Half sick of shadows: the modern Lady of Shalott

Two artistic pieces, seemingly so distant in their subject matter and form, tied together by a single Arthurian inspiration: the black and white shoot A Figment of the Imagination by Olivia Hunter, and Tennyson’s Lady of Shalott.

Hunter’s lady may not be captive to four gray walls and four gray towers, nor does her untimely end come about in a dramatic vision of white robes, river boats and dirges; but even in modern daily life can one feel the isolation of being unable to interact with the living world. Represented through forlorn looks and isolated settings, none more literal than where a ‘DEAD END’ sign overlooks her shivering protagonist, Hunter’s take on a life of solitude may be far from Tennyson’s but that’s exactly what makes it such a clever re-interpretation.

lady of shallot

Click the thumbnails for full pictures:
A Figment of the Imagination by Olivia Hunter
A Figment of the Imagination by Olivia Hunter
A Figment of the Imagination by Olivia Hunter
A Figment of the Imagination by Olivia Hunter
A Figment of the Imagination by Olivia Hunter
A Figment of the Imagination by Olivia Hunter
A Figment of the Imagination by Olivia Hunter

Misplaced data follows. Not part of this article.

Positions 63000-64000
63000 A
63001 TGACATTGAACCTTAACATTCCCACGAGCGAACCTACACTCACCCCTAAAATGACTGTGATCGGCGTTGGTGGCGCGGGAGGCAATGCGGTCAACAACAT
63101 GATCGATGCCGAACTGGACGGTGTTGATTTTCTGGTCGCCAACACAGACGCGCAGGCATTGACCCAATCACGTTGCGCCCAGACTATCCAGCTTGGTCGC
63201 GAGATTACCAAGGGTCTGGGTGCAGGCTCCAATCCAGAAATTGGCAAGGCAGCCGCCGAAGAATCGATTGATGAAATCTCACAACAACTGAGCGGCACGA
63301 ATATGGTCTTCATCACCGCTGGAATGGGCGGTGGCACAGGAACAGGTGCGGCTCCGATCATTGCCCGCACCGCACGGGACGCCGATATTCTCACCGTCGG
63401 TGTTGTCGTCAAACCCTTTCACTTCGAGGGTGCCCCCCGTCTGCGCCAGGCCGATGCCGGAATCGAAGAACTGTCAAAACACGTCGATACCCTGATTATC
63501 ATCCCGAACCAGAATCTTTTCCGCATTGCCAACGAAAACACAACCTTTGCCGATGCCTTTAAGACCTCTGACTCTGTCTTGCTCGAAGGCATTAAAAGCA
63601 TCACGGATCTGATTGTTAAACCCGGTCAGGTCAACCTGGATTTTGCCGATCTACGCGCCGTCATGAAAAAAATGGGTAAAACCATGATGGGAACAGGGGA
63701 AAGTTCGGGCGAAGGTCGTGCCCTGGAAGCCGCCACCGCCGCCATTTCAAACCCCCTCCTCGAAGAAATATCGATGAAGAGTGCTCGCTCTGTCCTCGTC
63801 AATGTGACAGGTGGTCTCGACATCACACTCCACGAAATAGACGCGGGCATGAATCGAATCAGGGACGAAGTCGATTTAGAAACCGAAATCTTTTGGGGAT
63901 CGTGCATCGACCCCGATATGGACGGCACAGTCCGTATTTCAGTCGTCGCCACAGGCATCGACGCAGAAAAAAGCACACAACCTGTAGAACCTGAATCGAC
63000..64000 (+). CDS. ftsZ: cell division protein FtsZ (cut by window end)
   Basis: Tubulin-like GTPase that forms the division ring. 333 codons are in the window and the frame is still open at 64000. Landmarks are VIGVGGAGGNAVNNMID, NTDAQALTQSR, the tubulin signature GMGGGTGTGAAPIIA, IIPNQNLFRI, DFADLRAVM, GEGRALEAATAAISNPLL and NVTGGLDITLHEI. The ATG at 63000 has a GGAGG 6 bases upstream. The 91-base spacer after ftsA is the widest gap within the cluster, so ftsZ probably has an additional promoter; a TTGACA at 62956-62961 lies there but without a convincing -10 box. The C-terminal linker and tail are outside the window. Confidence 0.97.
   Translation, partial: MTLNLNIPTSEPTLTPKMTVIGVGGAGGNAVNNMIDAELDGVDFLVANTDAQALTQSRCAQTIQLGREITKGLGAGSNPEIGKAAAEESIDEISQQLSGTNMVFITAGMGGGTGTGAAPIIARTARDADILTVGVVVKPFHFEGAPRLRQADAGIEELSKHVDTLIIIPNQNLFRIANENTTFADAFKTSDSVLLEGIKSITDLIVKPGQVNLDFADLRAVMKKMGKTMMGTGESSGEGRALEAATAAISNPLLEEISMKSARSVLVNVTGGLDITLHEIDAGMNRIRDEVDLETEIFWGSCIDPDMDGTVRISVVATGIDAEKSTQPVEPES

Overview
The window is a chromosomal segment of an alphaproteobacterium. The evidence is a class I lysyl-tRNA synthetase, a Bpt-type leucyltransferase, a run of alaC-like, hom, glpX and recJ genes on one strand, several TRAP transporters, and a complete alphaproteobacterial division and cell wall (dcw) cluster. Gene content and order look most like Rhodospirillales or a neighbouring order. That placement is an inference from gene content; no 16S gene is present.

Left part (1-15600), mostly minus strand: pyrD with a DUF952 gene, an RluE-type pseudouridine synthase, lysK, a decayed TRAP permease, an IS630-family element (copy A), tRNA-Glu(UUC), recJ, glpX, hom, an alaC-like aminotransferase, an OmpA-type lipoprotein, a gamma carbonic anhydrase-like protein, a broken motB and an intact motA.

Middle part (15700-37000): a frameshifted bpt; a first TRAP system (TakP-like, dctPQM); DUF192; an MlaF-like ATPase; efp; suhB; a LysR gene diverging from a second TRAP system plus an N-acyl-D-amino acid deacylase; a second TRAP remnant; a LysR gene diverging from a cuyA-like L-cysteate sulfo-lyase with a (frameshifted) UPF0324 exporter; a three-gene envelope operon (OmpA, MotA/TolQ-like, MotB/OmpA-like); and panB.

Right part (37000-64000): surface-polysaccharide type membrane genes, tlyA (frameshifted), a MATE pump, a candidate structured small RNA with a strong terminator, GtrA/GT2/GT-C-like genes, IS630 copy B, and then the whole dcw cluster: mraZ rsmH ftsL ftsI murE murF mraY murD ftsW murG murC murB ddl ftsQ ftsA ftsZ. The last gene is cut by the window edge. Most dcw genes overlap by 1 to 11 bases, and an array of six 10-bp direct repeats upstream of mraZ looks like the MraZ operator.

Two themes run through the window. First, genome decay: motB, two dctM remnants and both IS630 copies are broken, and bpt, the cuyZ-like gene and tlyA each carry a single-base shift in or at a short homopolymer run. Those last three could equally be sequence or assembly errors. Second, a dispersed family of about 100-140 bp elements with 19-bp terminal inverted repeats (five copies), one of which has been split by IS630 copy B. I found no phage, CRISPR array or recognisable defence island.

A Figment of the Imagination by Olivia Hunter
A Figment of the Imagination by Olivia Hunter
A Figment of the Imagination by Olivia Hunter
A Figment of the Imagination by Olivia Hunter
A Figment of the Imagination by Olivia Hunter

The cursed Lady of Shalott, doomed never to look outside her tower except in a mirror reflection, and the lonely girl of Olivia Hunter’s shoot (played by model Natasha Ivanova) have at least one thing in common: they are both truly “half sick of shadows” and wanting something more from life.

Styled by Ainsley Waller and Rosalie Morris in designs by Stone Morris, and with hair and makeup by Nanae Itoi, it’s a desaturated and moody shoot worth viewing in full. Simply click on the thumbnails and browse the gallery for all of Olivia Hunter’s (oliviahunterphotography.com) A Figment of the Imagination.

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Some people's wardrobes are about a small selection of pieces that all fit within one aesthetic - Tania Braukamper isn't such a person. With a wardrobe that spans three different rooms, her approach to fashion is a mixture of current-season key pieces mixed with vintage finds she's sourced on innumerous shopping trips around the world's more cultured capitals. Despite a disparate approach to shopping, Tania is adamant that the key to mixing vintage with new season is to stick to key looks and colours that work for oneself. And it's a theory that she works into her writing for Fashionising.com, where she serves as the publication's Editor.